disability pension benefits until the compensation awards had been determined. It is doubtful that the Legislature had any such intent. Rather, an underlying theme of the workers' compensation law is that there should not be duplicative payments for the same disability. For example, the Act contemplates an election between common law remedies and that provided by workers' compensation for the same injuries. N.J.S.A. 34:15-8. It would be anomalous to permit the setoff in only one direction and there appears to be no justification for that proposition. The sense of the Act is that compensation awards as well as disability pensions may be reduced depending on the timing and amounts of the respective payments. Our interpretation accords with the settled statutory interpretative guide that the letter should give "way to the obvious reason and spirit of the expression." See San-Lan Builders, Inc. v. Baxendale, 28 N.J. 148, 155 (1958).
Given that the Division has jurisdiction to offset some private benefits against compensation awards, the remaining question is which types of private benefits may properly be offset against those awards. We have seen that prior to the 1977 amendment the Division had jurisdiction to set off against compensation awards temporary disability benefits paid under the Law or wages paid by employers during the temporary disability period. The generic phrase "disability pension benefits" in the 1977 amendment would include not only these payments, but other benefits paid because of disabilities covered by the Act. The Appellate Division construed the 1977 amendment to permit the Division of Workers' Compensation to set off only temporary disability benefits paid under a private plan. Such a restrictive interpretation of the amendment is not warranted in view of the long-time prior practice of the Division's crediting employers for payments made during periods of an employee's temporary disability and of the provisions under the Law. Nothing in the amendment's history indicates that it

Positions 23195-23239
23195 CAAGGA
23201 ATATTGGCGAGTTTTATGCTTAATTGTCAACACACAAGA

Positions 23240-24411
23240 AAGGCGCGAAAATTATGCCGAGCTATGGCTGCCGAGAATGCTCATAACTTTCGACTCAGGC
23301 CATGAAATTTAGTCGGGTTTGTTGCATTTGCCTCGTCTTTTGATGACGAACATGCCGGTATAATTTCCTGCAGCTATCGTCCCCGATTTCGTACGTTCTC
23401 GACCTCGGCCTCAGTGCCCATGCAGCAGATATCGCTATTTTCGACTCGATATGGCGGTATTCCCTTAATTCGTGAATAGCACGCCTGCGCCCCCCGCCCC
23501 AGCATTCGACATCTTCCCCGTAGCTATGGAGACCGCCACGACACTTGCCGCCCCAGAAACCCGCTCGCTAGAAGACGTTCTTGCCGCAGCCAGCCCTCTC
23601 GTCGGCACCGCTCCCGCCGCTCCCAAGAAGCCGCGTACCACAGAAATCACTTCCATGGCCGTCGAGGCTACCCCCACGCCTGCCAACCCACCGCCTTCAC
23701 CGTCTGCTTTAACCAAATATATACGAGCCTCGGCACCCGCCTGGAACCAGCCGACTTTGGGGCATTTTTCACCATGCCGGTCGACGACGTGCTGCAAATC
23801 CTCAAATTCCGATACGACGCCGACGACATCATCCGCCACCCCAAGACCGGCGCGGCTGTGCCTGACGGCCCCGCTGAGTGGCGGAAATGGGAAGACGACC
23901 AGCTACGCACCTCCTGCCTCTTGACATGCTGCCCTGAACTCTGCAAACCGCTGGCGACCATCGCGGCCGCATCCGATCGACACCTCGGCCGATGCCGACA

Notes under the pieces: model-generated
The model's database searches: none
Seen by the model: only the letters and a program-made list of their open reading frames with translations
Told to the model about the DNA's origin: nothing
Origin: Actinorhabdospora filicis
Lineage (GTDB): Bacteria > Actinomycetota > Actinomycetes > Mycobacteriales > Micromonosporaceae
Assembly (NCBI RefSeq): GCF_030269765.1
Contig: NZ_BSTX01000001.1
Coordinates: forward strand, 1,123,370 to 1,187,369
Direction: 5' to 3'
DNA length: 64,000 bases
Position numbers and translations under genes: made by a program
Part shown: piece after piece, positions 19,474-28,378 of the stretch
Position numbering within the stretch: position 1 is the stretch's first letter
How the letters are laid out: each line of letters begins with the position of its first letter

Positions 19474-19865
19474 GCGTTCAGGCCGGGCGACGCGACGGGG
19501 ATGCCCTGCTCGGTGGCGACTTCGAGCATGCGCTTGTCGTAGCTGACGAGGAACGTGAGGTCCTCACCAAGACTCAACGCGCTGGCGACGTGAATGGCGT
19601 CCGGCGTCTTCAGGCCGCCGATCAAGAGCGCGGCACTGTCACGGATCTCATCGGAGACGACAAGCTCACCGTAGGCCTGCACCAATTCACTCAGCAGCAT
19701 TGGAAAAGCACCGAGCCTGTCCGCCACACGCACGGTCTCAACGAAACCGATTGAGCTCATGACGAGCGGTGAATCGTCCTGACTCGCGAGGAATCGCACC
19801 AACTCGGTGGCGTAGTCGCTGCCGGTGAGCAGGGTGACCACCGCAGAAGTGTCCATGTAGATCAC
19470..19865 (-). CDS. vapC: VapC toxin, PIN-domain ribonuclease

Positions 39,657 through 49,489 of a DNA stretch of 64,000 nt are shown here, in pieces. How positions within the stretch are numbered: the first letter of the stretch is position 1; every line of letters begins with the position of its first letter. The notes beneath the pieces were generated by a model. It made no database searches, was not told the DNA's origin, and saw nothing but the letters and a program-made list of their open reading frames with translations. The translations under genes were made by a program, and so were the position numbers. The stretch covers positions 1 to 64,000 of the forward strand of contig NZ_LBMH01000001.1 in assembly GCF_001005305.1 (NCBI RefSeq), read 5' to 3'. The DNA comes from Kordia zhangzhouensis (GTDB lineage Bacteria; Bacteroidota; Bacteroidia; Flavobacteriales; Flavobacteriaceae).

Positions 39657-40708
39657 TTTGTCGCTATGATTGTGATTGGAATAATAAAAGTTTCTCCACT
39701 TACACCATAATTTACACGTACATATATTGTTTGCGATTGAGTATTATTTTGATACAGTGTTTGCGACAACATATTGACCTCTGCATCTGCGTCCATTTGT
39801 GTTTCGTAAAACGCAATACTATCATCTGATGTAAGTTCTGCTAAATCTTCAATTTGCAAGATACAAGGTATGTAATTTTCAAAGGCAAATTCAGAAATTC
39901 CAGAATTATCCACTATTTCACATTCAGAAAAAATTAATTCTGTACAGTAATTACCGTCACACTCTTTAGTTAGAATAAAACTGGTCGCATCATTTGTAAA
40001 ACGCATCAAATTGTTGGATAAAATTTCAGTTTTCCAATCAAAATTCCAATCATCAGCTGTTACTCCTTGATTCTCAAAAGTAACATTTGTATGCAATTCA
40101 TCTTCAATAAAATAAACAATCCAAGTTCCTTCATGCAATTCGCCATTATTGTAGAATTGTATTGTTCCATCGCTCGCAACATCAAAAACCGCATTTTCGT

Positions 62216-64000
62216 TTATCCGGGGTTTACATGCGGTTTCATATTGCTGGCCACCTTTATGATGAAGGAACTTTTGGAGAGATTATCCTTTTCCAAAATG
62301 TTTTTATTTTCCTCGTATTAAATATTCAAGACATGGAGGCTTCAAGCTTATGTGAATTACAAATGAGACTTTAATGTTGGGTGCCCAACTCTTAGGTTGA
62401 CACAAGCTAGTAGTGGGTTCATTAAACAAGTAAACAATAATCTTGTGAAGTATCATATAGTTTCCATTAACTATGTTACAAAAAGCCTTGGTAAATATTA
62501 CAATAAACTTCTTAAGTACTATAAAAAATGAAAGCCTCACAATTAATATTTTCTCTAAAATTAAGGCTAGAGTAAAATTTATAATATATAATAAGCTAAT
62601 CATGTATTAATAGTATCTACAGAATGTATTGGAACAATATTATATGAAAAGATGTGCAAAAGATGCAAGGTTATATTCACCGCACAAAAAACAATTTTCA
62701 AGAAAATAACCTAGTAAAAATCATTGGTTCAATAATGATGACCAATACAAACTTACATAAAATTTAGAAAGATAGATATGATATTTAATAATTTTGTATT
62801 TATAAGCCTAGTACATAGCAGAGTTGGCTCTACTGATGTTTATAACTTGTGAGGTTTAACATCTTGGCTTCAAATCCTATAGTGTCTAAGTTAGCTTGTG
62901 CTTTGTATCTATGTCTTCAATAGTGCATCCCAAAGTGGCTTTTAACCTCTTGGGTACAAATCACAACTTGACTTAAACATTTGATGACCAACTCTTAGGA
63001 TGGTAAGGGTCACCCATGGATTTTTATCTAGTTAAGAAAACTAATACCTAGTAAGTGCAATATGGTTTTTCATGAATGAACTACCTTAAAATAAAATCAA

[96 NJ Page 232]
was enacted simply to codify preexisting law. Indeed if that had been the legislative intent it is difficult to understand why reference was not made to temporary disability -- the period after the accident when the employee was unable to work. Instead, the Legislature stated that the "right of compensation," which includes temporary as well as permanent compensation, may be set off against disability pension benefits or payments. The language and spirit of the amendment support the view that disability pension benefits may be set off against both temporary and permanent disability compensation awards.